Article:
Here you can the various obituaries posted online.

Sheffield telegraph
The local paper in the City he spent most of his life in.

Guild of St George
The charity for arts, crafts and the rural economy, founded by John Ruskin in 1871.

Institute for Analytical Plant Illustration

Patrick Harding

Dr Patrick Harding, who was Head of Plant Sciences in the Department of Adult Education at the University of Sheffield for many years, died on 14th September after a period of ill health. Patrick was well known to a number of members of the Florilegium Society (Sheffield) as a botany tutor on the Botanical Illustration programme, and also for the many plant and fungi related courses he taught at the University. Patrick was a member of the Florilegium Society Selection Panel in 2015.

He taught on residential courses across the country including courses at Madingley Hall, Cambridge, Urchfont College, Wiltshire and Losehill Hall Derbyshire. With Valerie Oxley he organized study tours to the Kingcombe Centre, Dorset, Kindrogan Field Studies Centre, Scotland, La Palma in the Canaries, and Menton in France. His evening classes in Sheffield and beyond are legendary and he introduced a large number of people to the delights of fungi, the botany of flowers, trees and shrubs and other related subjects. More recently he ran a series of courses on the Plant Hunters. He often introduced poetry into his presentations and his field visits were well prepared, informative and fun. He became something of a TV personality and he travelled the country giving talks on the Natural History of Christmas often dressing up as Father Christmas in a green robe to deliver the talk.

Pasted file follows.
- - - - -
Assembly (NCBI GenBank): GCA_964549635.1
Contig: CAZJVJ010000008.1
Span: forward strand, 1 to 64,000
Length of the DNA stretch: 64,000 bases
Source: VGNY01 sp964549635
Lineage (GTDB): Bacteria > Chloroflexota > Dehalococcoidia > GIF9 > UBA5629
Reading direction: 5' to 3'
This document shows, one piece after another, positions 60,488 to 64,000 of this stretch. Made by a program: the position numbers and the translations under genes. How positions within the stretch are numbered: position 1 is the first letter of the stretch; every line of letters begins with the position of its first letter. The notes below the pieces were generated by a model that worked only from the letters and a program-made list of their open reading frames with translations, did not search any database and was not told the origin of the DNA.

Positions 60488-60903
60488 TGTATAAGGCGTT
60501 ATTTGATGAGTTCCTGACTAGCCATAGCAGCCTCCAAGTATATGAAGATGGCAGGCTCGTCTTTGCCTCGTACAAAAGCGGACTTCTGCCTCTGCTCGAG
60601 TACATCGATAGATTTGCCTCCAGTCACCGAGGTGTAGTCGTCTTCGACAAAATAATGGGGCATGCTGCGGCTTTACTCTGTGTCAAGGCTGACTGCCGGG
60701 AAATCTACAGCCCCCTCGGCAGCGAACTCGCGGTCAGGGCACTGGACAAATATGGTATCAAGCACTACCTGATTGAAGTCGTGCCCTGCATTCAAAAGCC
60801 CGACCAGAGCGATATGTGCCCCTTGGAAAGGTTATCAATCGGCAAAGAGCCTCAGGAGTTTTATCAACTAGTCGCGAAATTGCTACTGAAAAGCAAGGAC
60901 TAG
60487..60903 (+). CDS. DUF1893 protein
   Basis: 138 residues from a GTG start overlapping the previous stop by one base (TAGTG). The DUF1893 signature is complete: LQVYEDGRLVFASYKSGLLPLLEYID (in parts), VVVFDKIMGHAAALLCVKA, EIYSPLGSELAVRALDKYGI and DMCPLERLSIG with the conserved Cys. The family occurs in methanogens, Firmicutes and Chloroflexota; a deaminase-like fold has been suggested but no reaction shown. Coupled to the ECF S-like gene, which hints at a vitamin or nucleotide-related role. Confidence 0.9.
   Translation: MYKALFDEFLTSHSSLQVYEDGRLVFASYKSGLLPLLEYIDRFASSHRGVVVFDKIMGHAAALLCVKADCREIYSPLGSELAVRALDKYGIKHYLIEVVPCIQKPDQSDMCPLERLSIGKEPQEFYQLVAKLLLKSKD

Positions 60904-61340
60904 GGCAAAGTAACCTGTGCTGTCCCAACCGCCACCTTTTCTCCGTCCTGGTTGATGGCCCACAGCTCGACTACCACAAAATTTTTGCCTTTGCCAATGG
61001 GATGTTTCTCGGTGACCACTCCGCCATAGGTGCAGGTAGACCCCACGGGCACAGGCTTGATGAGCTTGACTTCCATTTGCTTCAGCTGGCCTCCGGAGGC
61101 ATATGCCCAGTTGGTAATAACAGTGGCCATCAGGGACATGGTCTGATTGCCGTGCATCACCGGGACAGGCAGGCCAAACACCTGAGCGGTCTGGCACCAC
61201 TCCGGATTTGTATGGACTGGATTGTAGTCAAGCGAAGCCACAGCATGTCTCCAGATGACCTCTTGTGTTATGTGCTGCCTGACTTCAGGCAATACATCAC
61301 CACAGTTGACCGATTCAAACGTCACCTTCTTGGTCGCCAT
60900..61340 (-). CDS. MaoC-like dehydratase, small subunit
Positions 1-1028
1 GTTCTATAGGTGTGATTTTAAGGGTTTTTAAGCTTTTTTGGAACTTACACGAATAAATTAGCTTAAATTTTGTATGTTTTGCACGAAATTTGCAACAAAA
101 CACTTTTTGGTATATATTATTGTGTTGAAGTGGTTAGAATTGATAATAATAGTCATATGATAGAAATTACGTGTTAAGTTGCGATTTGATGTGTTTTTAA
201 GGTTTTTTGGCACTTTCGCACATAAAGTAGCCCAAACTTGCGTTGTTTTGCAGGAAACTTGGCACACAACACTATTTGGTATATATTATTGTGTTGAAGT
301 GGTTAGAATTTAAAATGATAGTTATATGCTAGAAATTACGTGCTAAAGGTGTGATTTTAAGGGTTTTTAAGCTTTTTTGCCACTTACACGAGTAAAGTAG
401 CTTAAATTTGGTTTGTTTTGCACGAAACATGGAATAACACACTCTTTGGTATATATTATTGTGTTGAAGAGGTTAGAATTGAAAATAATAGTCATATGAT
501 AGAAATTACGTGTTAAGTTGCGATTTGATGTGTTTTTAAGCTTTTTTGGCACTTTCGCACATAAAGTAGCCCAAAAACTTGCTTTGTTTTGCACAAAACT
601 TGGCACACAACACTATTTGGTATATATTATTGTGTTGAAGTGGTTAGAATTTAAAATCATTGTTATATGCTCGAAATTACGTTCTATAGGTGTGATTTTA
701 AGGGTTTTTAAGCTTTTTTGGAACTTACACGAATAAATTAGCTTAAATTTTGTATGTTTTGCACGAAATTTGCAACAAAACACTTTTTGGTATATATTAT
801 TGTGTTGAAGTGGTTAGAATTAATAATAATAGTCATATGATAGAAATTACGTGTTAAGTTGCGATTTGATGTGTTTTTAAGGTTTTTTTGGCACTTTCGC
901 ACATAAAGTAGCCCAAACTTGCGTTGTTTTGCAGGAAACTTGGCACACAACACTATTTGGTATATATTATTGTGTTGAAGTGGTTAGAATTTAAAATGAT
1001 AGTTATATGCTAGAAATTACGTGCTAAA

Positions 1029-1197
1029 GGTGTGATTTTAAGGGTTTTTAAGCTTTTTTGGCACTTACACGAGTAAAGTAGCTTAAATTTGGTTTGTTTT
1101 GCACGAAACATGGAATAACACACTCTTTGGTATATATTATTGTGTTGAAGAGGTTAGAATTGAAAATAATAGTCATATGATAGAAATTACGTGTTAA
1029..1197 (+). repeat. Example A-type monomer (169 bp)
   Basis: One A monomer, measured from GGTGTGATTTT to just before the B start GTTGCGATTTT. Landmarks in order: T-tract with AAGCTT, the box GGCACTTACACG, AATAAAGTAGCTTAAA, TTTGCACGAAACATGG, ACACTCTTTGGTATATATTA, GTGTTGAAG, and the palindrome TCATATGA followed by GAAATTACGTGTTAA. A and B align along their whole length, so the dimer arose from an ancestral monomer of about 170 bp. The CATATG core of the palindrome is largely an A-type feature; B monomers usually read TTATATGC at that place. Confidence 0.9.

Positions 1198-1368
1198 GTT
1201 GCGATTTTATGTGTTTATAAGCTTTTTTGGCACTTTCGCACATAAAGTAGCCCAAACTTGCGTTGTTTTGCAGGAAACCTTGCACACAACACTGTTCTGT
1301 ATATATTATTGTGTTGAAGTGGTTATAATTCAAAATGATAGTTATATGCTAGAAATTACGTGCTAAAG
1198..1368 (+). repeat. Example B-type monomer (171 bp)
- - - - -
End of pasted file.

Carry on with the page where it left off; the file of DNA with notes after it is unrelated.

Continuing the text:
During the last twenty years he wrote a number of books including the Wild Flowers of the Peak District in collaboration with Valerie Oxley. The book was illustrated by students on the botanical illustration courses at the University. For some years he worked with Dr Tony Lyon of the University of Sheffield presenting weekend courses on Identifying Fungi—their Saturday night "fry-up" was eagerly looked forward to, and they went on to write a book together on edible fungi published by Collins.

On two occasions Patrick led field meetings for IAPI, at Millers Dale, in the heart of the Peak District. Those who were privileged to be there will remember his inexhaustible fund of knowledge on plants, and many other matters, which he was delighted to share with others.

Patrick will be sadly missed and our condolences go to his wife Jean, his son Martin and daughter, Bryony.

Valerie Oxley